1. The first is indicated in the above words of Pattison in which the Atonement is specially connected with the thought of the wrath of God. It is true of course that sin incurs the anger of the Just Judge, and that this is averted when the debt due to Divine Justice is paid by satisfaction. But it must not be thought that God is only moved to mercy and reconciled to us as a result of this satisfaction. This false conception of the Reconciliation is expressly rejected by St. Augustine (In Joannem, Tract. cx, section 6). God's merciful love is the cause, not the result of that satisfaction.

  2. The second mistake is the tendency to treat the Passion of Christ as being literally a case of vicarious punishment. This is at best a distorted view of the truth that His Atoning Sacrifice took the place of our punishment, and that He took upon Himself the sufferings and death that were due to our sins.

Called to Communion, a group of Reformed converts to Catholicism, explains the difference more eloquently:

The Reformed conception of the Atonement is that in Christ's Passion and death, God the Father poured out all of His wrath for the sins of the elect, on Christ the Son. In Christ's Passion and death, Christ bore the punishment of the Father's wrath that the elect deserved for their sins. In the Reformed conception, this is what it means to bear the curse, to bear the Father's wrath for sin. In Reformed thought, at Christ's Passion and death, God the Father transferred all the sins (past, present, and future) of all the elect onto His Son. Then God the Father hated, cursed and damned His Son, who was evil in the Father's sight on account of all the sins of the elect being concentrated in the Son. (R.C. Sproul says that here.) In doing so, God the Father punished Christ for all the sins of the elect of all time. Because the sins of the elect are now paid for, through Christ's having already been punished for them, the elect can never be punished for any sin they might ever commit, because every sin they might ever commit has already been punished. For that reason Reformed theology is required to maintain that Christ died only for the elect. Otherwise, if Christ died for everyone, this would entail universal salvation, since it would entail that all the sins of all people, have already been punished, and therefore cannot be punished again.

The Catholic conception of Christ's Passion and Atonement is that Christ offered Himself up in self-sacrificial love to the Father, obedient even unto death, for the sins of all men. In His human will He offered to God a sacrifice of love that was more pleasing to the Father than the combined sins of all men of all time are displeasing to Him, and thus made satisfaction for our sins. The Father was never angry with Christ. Nor did the Father pour out His wrath on the Son. The Passion is Christ's greatest act of love, the greatest revelation of the heart of God, and the glory of Christ. (This is why Christ retained His five wounds in His resurrected body. And this is why Catholics show Christ on the cross, in the crucifix, because this is Christ's glory. We, with St. Paul, glory in Christ crucified. (1 Corinthians 1:23-24) So when Christ was on the cross, God the Father was not pouring out His wrath on His Son; in Christ's act of self-sacrifice in loving obedience to the Father, Christ was most lovable in the eyes of the Father. Rather, in Christ's Passion we humans poured out our enmity with God on Christ, by what we did to Him in His body and soul. And He freely chose to let us do all this to Him. Deeper still, even our present sins contributed to His suffering, because He, in solidarity with us, grieved over all the sins of the world, not just the sins of the elect. Hence, St. Francis of Assisi said, “Nor did demons crucify Him; it is you who have crucified Him and crucify Him still, when you delight in your vices and sins.” (CCC 598) The Passion is a revelation of the love of God, not the wrath of God. The fundamental difference can be depicted simply in the following drawing: (See the graphic on this page, two paragraphs down from the top.) Of course in the Reformed system Christ also self-sacrificially loves the Father. But what effects propitiation in the Reformed system is the complete pouring out of God's wrath upon the Son. In Catholic doctrine, by contrast, God does not pour out His wrath for our sins onto His Son, and what effects propitiation is Christ's positive gift of love to the Father. Hence the illustration depicts what effects propitiation in the respective theological systems. It is not intended to be an exhaustive illustration of all that is going on during Christ's Passion.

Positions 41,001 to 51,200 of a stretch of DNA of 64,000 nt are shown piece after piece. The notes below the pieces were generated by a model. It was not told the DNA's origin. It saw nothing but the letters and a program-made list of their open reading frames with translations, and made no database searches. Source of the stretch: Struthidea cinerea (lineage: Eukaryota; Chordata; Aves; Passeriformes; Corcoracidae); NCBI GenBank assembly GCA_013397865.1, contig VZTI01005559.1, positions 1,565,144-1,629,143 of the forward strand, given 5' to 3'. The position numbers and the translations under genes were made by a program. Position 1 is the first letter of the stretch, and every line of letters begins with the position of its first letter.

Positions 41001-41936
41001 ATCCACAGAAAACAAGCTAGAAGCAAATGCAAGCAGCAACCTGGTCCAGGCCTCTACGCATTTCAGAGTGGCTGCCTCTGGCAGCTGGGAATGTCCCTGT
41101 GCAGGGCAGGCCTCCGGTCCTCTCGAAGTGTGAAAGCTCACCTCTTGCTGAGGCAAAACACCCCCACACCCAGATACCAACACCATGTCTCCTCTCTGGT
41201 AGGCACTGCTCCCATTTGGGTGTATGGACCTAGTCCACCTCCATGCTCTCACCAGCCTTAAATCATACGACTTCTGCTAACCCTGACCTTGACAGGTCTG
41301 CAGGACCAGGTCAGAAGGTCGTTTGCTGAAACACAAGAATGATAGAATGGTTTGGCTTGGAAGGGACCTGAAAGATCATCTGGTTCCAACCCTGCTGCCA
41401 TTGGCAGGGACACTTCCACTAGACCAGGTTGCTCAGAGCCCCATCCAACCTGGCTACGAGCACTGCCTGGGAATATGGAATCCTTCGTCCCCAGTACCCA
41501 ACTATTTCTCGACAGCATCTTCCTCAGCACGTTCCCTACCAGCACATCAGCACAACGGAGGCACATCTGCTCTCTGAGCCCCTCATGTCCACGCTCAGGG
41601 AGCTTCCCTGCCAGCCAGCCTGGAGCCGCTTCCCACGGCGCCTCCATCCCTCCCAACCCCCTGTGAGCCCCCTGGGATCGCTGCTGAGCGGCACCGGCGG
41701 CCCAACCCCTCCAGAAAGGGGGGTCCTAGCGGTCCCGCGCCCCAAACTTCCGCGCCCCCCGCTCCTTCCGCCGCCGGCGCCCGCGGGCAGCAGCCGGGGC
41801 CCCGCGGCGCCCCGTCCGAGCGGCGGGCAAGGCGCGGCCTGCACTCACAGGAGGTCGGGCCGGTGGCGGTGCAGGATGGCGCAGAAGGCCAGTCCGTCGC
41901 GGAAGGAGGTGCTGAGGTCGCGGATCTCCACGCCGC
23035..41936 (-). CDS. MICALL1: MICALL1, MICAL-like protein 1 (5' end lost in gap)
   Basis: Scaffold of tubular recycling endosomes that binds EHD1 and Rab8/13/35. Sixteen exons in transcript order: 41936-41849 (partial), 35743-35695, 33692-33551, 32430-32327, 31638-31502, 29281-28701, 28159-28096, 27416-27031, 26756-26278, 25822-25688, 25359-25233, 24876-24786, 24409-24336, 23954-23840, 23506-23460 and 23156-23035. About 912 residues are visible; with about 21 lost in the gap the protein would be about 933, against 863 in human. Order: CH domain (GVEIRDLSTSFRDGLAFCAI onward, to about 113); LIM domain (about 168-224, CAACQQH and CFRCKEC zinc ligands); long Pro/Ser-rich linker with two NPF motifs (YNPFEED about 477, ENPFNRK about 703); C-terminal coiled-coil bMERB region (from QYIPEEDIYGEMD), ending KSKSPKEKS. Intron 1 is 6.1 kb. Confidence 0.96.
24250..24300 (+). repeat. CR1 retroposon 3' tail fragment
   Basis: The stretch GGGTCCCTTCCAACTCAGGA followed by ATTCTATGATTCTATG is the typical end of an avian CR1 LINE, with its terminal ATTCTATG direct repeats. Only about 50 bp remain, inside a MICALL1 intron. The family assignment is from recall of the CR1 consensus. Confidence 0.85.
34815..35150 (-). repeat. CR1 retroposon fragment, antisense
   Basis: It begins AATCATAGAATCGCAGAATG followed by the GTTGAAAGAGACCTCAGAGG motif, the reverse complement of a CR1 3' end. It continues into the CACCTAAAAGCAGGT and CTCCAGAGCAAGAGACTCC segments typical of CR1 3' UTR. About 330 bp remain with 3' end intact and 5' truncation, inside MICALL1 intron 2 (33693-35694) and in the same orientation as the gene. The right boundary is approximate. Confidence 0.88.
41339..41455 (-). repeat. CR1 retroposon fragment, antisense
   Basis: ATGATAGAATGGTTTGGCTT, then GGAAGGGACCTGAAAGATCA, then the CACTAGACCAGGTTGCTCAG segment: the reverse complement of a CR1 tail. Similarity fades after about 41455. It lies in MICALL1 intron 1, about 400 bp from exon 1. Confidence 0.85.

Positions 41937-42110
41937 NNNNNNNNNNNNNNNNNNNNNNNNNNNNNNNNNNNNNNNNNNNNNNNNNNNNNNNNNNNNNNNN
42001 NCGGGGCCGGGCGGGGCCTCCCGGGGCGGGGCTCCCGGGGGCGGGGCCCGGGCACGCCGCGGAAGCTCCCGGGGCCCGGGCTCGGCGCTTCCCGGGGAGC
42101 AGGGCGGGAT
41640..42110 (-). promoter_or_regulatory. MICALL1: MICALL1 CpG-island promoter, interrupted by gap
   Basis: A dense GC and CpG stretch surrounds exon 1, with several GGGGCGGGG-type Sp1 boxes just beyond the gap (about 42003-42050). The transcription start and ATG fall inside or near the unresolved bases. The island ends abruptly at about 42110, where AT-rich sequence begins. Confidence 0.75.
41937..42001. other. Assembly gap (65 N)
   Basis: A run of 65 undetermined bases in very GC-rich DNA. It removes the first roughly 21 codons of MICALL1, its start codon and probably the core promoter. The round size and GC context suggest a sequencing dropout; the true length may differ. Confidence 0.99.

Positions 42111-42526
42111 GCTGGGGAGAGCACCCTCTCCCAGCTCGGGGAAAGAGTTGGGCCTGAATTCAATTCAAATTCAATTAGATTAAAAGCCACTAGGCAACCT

I went back and read the original AskACatholic posting from Kreeft and I have to agree with Nick that it needs nuance. Kreeft says:

"sin is punished with the very punishment of Hell itself — being forsaken of God".

This sounds like the divine child abuse theory of atonement but it is possible it is just poorly worded and just unfortunately uses similar language.

Kreeft is referring to be forsaken by God the Father. Reformed teach posits literal vicarious punishment and wrath. It's somewhat ambiguous whether they are the same thing.

I don't have a problem with Paul's original response to the questioner.


Paul replied:

Hi, guys —

Personally, I think part (if not all) of the problem is in the anthropomorphism of God manifested in the terminology used mostly by non-Catholic versions of substitution theory.

To Catholics, God's wrath is God's loving justice. Since justice and reason are of God's eternal nature and it is reasonable that justice would demand atonement for the great offense of sin in order to effect a reconciliation, we see the need of the (God/Man) substituting for us since we don't have the divine power to fix what we broke in sin.